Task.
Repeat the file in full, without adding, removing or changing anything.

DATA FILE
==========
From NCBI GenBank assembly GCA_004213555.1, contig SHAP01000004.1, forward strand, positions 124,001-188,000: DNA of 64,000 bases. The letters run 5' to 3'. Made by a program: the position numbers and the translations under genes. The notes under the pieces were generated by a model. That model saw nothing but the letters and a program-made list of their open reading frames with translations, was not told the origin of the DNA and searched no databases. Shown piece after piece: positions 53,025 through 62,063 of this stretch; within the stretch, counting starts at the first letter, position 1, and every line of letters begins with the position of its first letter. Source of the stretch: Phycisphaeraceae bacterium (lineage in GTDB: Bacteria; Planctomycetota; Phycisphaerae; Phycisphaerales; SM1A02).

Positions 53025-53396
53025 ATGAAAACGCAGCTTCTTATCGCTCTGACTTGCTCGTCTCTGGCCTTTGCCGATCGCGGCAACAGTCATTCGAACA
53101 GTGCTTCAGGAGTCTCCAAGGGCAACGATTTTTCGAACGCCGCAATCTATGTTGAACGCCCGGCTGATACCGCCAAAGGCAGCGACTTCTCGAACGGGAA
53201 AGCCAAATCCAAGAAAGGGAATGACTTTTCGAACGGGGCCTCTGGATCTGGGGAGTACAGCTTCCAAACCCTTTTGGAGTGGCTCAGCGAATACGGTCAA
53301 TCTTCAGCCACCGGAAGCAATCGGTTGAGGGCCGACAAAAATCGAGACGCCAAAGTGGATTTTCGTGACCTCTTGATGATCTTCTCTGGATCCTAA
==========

From NCBI GenBank assembly GCA_004213555.1, contig SHAP01000004.1, forward strand, positions 124,001-188,000: DNA of 64,000 bases. The letters run 5' to 3'. Made by a program: the position numbers and the translations under genes. The notes under the pieces were generated by a model. That model saw nothing but the letters and a program-made list of their open reading frames with translations, was not told the origin of the DNA and searched no databases. Shown piece after piece: positions 53,025 through 62,063 of this stretch; within the stretch, counting starts at the first letter, position 1, and every line of letters begins with the position of its first letter. Source of the stretch: Phycisphaeraceae bacterium (lineage in GTDB: Bacteria; Planctomycetota; Phycisphaerae; Phycisphaerales; SM1A02).

Positions 53025-53396
53025 ATGAAAACGCAGCTTCTTATCGCTCTGACTTGCTCGTCTCTGGCCTTTGCCGATCGCGGCAACAGTCATTCGAACA
53101 GTGCTTCAGGAGTCTCCAAGGGCAACGATTTTTCGAACGCCGCAATCTATGTTGAACGCCCGGCTGATACCGCCAAAGGCAGCGACTTCTCGAACGGGAA
53201 AGCCAAATCCAAGAAAGGGAATGACTTTTCGAACGGGGCCTCTGGATCTGGGGAGTACAGCTTCCAAACCCTTTTGGAGTGGCTCAGCGAATACGGTCAA
53301 TCTTCAGCCACCGGAAGCAATCGGTTGAGGGCCGACAAAAATCGAGACGCCAAAGTGGATTTTCGTGACCTCTTGATGATCTTCTCTGGATCCTAA